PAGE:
From talented performances to undignified stunts to various tutorials, China’s live streaming phenomenon has gone to the next level as a lifestyle & revenue-generator.
Every night, millions of millennials habitually swipe their smart phone screens and spend money on lavish virtual gifts with their favorite real-time entertainers. Meanwhile, they are one of the content generators who show off their talents or do funny acts. Over half of the Chinese population use live-streaming apps such as YY, MOMO and Huajiao, which provide everything from singing and dancing performances, makeup tutorials, trivia games and extreme sports to simply just chatting with the host. To them, online videos have become a lifestyle and a money-making tool. The revenue from live streaming reached 30 billion RMB (US$ 4.7 billion) in China last year, a 39 percent increase from 2016, according to the Ministry of Culture.
The revenue from live streaming reached 30 billion RMB (US$ 4.7 billion) in China last year, a 39 percent increase from 2016.
It is certainly a worldwide phenomenon but Chinese companies have found a way to make it extremely monetized. The revenue generated by virtual gifts that users purchase with cash to reward streamers are split between the streamers and the platform, though in some cases platforms can take as much as 80 percent. However, it doesn’t stop top earners making up to 40 million RMB a year or 100,000 RMB a day, including advertisement placement.
Few other industries can be as customer-driven as live steaming, with content directly and fully reflecting what the users want. For example, the “beautiful girls live broadcasting” has been one of the most popular genres particularly appreciated by diaosi, roughly translated to “loser/s”. These beautiful presenters do nothing but smile and chat with fans; occasionally they sing or dance as required.
A self-claimed diaosi explained why they need it: “You are so ordinary, with a dead-end ordinary job earning little money. You have nothing to do with beautiful girls; they won’t listen to you, they won’t accept your gifts, they won’t even look at you…until one day you find live streaming and you see so many talented girls who can sing and dance. And the most important thing is that they will thank you for your gifts, they will chat with you in the screen or even sing a song just for you. The meaning of this is, you find your long-lost confidence.”
After a couple of years of rapid growth, China’s live streaming industry is becoming more commercialized, with agencies scouting for talent, working with platforms and brands for product endorsements and other advertising opportunities. However, Kwai (or Kuaishou in Chinese pinyin) seems different and was described by WSJ as capturing “what life is like outside [of] China’s biggest cities.”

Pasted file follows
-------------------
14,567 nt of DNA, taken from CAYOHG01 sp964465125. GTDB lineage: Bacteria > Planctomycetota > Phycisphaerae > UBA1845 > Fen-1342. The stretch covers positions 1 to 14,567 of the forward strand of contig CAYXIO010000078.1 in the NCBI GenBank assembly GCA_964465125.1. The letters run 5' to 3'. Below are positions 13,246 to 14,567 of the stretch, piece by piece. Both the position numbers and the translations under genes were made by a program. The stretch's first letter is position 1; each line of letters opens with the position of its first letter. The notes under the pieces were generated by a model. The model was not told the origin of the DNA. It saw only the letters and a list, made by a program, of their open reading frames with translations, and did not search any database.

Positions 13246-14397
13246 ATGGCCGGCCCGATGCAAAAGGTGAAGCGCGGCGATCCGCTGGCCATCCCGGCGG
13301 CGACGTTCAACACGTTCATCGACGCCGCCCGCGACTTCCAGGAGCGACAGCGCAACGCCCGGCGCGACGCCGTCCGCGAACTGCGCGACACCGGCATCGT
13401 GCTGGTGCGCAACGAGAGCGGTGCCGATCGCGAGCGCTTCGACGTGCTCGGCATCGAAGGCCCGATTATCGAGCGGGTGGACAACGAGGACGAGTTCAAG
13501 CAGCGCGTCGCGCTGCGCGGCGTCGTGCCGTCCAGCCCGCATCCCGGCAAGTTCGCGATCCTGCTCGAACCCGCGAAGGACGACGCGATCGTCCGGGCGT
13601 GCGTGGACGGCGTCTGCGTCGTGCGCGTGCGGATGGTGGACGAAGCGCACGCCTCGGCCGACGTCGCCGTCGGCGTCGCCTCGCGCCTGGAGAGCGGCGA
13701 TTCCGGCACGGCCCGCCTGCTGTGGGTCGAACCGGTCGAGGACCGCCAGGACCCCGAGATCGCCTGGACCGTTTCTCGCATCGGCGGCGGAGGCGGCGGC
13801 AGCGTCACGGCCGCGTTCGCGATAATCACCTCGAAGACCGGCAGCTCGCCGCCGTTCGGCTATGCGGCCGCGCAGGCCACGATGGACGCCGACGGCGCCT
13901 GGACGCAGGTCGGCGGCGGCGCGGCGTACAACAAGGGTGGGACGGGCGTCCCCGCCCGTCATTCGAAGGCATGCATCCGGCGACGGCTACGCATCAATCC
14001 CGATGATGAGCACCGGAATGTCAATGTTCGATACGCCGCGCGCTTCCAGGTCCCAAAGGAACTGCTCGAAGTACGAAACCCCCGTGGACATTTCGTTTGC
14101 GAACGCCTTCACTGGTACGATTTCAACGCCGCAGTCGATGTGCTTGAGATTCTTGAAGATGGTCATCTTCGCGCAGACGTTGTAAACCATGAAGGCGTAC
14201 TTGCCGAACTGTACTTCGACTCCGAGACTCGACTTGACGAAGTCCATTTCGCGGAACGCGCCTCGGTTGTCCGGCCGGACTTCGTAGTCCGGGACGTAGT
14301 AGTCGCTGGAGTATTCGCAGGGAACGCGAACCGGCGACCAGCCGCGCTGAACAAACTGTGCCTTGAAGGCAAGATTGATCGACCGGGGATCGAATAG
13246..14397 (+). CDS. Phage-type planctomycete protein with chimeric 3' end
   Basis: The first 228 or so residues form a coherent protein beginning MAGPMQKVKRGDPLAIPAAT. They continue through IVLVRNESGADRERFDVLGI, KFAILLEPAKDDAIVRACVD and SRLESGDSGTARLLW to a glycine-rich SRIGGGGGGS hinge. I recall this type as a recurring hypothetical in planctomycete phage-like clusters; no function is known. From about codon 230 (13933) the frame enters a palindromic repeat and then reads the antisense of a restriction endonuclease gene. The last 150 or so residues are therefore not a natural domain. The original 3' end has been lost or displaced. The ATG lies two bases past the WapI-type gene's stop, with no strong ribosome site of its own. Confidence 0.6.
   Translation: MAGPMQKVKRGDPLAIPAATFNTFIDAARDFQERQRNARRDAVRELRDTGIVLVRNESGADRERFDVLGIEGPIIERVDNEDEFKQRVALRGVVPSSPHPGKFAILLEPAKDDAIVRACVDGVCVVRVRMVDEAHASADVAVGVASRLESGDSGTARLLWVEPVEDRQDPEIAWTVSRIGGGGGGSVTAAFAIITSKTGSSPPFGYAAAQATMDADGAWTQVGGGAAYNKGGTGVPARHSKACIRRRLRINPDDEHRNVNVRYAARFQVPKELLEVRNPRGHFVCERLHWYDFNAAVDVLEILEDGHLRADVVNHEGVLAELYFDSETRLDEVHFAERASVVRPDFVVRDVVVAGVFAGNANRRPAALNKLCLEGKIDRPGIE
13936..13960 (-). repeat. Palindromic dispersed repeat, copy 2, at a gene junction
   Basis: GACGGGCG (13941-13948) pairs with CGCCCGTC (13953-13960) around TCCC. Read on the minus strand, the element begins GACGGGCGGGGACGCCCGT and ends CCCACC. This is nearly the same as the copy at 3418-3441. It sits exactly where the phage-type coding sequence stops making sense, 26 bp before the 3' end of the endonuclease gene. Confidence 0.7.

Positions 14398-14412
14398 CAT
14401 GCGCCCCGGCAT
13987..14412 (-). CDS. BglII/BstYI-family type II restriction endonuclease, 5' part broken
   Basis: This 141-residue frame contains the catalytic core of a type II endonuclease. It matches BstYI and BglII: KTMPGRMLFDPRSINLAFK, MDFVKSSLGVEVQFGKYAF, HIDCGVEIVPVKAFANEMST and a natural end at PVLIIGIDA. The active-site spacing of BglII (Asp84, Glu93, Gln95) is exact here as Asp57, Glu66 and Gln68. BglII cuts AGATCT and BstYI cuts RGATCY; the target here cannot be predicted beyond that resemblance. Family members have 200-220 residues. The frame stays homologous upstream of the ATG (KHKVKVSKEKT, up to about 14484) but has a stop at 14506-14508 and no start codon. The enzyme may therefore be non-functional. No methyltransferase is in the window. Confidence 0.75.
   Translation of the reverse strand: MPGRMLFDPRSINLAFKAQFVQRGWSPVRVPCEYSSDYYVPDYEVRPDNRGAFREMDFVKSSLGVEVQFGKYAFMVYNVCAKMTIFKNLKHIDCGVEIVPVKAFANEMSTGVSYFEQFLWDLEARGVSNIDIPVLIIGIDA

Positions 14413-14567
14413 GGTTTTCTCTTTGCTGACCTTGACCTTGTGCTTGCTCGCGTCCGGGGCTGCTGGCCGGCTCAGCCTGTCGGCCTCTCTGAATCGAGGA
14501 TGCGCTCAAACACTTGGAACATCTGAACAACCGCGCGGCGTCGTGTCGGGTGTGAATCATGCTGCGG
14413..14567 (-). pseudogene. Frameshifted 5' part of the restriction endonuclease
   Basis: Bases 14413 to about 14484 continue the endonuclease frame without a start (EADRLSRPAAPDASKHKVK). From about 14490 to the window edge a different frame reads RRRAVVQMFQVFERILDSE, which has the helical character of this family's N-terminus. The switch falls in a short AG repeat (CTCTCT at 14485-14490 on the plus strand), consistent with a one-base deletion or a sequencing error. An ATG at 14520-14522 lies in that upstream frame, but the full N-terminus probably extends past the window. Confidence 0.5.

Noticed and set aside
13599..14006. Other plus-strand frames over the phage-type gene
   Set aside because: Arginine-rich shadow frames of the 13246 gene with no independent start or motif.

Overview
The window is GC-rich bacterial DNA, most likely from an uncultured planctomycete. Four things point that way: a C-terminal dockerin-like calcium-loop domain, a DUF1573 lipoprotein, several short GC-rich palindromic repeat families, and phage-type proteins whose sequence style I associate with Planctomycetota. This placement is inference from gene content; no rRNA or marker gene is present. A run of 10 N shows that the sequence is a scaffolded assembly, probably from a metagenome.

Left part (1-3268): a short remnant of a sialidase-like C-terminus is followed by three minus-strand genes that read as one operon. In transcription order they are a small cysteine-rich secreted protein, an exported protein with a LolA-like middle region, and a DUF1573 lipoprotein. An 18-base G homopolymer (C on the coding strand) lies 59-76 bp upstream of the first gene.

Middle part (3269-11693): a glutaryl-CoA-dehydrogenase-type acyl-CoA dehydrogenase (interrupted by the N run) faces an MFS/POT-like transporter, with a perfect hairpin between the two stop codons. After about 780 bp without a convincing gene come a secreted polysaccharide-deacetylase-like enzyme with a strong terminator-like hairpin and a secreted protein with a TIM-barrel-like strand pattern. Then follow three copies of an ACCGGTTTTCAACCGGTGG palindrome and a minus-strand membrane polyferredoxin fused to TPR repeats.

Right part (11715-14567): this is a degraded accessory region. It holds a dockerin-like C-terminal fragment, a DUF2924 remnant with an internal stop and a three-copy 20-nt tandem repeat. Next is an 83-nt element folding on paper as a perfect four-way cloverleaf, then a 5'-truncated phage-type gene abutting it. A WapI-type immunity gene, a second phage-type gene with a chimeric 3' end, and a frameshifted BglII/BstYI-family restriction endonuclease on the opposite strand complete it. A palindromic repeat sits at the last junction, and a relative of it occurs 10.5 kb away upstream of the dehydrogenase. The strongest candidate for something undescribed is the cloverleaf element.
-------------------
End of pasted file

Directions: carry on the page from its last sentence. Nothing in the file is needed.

The average five million videos uploaded daily to Kuaishou are mainly from individuals of third and fourth tier cities and remote rural areas where the internet is the one and only fun and cheap place to “hang out.” With 400 million users it is believed to be the fourth largest social app after WeChat, Weibo and QQ. It’s a place where everybody–regardless of gender and background–can express themselves freely and realize their dream.
Take a look at Kuaishou’s content and you may understand why you’ve never heard of it and will never use it: the 46-year-old woman who made a living from eating everything from light bulbs to bugs and cacti; the heavily obese nine-year-old whose mother filmed him swigging from a beer bottle, carrying a lit cigarette; the 15-year-old girl proudly displaying her baby bump. Full of self-torture, sexism, violence, materialism and money-worship, it is characters like these that have earned Kuaishou an unenviable reputation of being vulgar and unrefined.
But on the other side of the story, there is a thirty-something-year-old mother who films her daily countryside life working in the field, showing what she makes for dinner etc. Somehow the dull everydayness has attracted more than 250,000 followers. Even some of them have become friends and chat with her regularly. This is the real meaning of this app, to ensure everyone has their life and can express it in the way they choose, instead of chasing for clicks and cash.
Tech giants such as Tencent, Alibaba and Baidu have seized the chance to invest in the live streaming industry, hoping to boost their existing offering in e-commerce, social networking and gaming. For example, in the cross-border e-commerce platform, sellers can shoot live videos about how they actually go to overseas supermarkets to buy baby formula to show the goods’ genuineness. It is only in China where different concepts can be so seamlessly sewed together to maximize profits.